One area in the financial markets that's gotten a lot of attention lately is whether the quarterly outlooks that many companies give are useful. In the case of Booking Holdings (NASDAQ:BKNG), the online travel company often makes forward projections that prove to be unnecessarily pessimistic. That typically creates a cycle in which the parent company of Booking.com is able to surpass expectations in its financial results, only to send some investors into a panic about guidance for the coming quarter.
Booking Holdings took the unusual step of delaying the release of its second-quarter financial report from Wednesday afternoon to Thursday morning, and some investors had already taken that as a negative sign. The online travel specialist's numbers were solid, but projections for the third quarter that were weaker than investors had wanted to see created another round of share-price declines. Those who argue that markets are efficient have to see this repeated phenomenon as evidence against their views, but the pattern doesn't appear likely to change anytime soon.
How Booking Holdings fared to start the key summer season
As those who've watched the company before can guess, Booking's second-quarter results were able to outpace what the company had originally forecast. Revenue was higher by 17% to $3.54 billion, which was stronger than the 14% growth that those following the stock had projected. Adjusted net income came in just over the $1 billion mark, rising 32% from year-ago levels and producing adjusted earnings of $20.67 per share. That was far above the company's own projections for between $16.35 and $17 per share on the bottom line.
Fundamentally, Booking Holdings continued to deal with the long-term slowdown in growth rates that we've seen lately. Gross bookings were up 15% to $23.9 billion, with favorable currency impacts adding 4 percentage points to the figure. That number surpassed the downbeat guidance of 10% to 14% growth that Booking had initially given. A nearly 70% jump in merchant bookings was able to pull up the company's overall growth rate, with agency bookings rising at a troublingly slow 6% pace.
Most of Booking's travel categories kept seeing weaker performance as well. On the hotel side, room-nights sold came in 12% higher at 190.5 million, down from a 21% growth rate a year ago but topping the guidance range of 7% to 11% growth. Rental-car day counts were up just 1% to 20.9 million. Only the airline segment did better, with 1.9 million tickets representing 5% growth from year-ago levels, bouncing back from losses throughout much of 2016 and 2017.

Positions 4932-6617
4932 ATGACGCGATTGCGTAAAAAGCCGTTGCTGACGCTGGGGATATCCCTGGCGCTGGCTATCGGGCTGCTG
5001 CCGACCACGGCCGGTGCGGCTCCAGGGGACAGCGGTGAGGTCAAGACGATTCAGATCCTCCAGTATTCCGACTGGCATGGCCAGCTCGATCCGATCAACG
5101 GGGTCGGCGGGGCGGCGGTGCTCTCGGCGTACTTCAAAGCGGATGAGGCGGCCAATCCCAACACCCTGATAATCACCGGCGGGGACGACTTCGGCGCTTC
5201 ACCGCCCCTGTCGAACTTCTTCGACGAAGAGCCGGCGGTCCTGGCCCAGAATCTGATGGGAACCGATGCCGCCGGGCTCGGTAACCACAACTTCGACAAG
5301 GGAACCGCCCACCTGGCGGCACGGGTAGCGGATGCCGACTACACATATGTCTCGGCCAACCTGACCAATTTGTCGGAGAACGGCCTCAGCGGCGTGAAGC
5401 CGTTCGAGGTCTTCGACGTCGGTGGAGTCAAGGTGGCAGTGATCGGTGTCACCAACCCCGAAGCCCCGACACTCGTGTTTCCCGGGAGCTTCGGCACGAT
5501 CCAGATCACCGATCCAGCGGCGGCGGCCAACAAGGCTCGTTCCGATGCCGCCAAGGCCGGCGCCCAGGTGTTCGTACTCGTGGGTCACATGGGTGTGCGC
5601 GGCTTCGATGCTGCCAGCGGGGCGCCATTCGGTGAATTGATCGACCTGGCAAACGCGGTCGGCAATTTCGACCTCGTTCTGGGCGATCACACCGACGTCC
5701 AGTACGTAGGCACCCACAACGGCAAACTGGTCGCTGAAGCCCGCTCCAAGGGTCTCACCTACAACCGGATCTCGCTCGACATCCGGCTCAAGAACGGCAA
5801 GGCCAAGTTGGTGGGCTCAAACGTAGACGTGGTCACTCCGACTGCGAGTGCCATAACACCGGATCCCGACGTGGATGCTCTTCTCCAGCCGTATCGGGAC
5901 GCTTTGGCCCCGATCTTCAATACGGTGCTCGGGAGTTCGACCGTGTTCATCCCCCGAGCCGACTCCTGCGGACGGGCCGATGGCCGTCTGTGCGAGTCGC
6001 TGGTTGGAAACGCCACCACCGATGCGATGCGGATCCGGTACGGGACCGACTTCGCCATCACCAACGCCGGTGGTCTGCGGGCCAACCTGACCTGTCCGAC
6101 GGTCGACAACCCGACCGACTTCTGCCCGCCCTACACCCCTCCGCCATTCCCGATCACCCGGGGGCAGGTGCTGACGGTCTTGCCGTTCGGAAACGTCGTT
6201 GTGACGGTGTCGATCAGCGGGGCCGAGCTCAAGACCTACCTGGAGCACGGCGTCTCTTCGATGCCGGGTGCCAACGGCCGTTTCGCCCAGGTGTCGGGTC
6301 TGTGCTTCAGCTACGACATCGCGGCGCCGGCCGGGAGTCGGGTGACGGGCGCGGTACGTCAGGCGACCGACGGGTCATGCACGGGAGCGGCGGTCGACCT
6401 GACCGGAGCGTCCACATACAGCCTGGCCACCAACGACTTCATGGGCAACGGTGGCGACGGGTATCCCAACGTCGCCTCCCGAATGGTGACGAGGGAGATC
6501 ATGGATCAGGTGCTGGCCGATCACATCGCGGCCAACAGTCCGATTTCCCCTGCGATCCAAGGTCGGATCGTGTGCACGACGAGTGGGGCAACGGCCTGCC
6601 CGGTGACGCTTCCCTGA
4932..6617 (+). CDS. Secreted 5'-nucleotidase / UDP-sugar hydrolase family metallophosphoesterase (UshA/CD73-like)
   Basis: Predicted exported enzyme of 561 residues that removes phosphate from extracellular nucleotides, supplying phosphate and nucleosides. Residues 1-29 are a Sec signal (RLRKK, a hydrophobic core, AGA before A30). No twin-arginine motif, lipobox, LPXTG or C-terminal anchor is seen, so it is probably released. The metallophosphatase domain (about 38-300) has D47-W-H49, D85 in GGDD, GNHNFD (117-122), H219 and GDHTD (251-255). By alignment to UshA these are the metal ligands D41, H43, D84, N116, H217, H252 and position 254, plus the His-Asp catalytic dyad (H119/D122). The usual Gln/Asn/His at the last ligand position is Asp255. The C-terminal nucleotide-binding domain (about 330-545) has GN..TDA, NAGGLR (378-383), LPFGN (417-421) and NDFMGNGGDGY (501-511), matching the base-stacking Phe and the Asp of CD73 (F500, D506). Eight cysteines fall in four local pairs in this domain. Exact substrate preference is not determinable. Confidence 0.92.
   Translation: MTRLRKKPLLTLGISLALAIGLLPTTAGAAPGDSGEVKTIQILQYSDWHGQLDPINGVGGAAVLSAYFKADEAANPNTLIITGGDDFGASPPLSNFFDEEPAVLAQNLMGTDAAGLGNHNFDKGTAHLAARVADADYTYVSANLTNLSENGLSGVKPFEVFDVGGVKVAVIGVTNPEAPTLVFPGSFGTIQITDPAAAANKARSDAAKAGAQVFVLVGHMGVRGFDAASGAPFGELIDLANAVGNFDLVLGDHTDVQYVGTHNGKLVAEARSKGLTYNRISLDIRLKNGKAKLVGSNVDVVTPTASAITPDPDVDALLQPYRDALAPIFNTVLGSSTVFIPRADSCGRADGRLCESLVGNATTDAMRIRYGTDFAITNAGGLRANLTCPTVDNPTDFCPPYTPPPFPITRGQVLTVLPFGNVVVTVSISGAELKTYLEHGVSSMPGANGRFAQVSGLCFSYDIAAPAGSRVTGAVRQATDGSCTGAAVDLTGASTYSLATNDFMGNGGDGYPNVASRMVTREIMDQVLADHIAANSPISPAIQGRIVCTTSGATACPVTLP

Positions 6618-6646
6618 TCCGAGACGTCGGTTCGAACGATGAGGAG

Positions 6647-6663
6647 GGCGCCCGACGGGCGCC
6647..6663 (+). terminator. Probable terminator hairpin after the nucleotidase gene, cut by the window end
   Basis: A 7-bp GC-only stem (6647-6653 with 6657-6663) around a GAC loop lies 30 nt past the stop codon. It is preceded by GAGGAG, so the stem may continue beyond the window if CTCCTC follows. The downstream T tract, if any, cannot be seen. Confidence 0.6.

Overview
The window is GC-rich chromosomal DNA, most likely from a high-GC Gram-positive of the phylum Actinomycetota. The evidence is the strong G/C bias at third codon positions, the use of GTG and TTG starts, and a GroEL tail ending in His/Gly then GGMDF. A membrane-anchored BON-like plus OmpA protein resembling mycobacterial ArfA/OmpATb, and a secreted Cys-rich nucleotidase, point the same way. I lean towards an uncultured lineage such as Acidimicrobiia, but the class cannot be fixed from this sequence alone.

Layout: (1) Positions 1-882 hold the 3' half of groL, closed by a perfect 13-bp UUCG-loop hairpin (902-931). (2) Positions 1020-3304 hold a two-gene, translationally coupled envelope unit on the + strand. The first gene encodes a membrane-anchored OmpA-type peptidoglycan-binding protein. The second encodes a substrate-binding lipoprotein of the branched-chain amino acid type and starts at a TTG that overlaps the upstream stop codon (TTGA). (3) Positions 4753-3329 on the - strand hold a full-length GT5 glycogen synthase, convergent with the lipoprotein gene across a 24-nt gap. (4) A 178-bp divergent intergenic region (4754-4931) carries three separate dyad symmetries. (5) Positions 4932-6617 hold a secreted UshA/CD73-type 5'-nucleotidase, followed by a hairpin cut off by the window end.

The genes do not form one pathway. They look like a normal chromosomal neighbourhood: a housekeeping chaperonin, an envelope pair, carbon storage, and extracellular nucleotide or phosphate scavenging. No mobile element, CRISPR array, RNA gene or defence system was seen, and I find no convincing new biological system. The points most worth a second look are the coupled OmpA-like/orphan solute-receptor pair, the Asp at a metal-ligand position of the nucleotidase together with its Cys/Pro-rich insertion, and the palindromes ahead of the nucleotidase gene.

CEO Glenn Fogel said little to add color to the report, noting only that "Booking Holdings achieved strong results for the second quarter." The CEO did call out gains in adjusted earnings as being particularly impressive.
What's ahead for Booking Holdings?
Booking Holdings' path to the future appears to be intact in the company's assessment. In Fogel's words, "We will continue to execute on our long-term strategy to drive profitable growth and invest in capabilities to increase customer loyalty and build a larger direct business."
The company's guidance predictably painted a less favorable picture for the future for those investors who haven't gotten used to the way Booking Holdings typically handles its future projections. The online travel company says it expects hotel room-night bookings to rise 6% to 9% in the third quarter, with gross bookings picking up just 3% to 6% from year-ago figures. Revenue growth of 6% to 9% should produce adjusted net income between $1.76 billion and $1.81 billion, translating to adjusted earnings of $36.70 to $37.70 per share. Those numbers were well below the nearly $40 per share consensus forecast among those following the stock.
As a result, Booking Holdings investors generally looked panicked by the outlook, and the stock dropped 6% in pre-market trading following the announcement. It's always possible that the online travel giant's results will actually be as bad as its forecast suggests this time, but for the vast majority of times in the past, that hasn't proven to be the case. There's little to indicate right now that the third quarter will be an exception.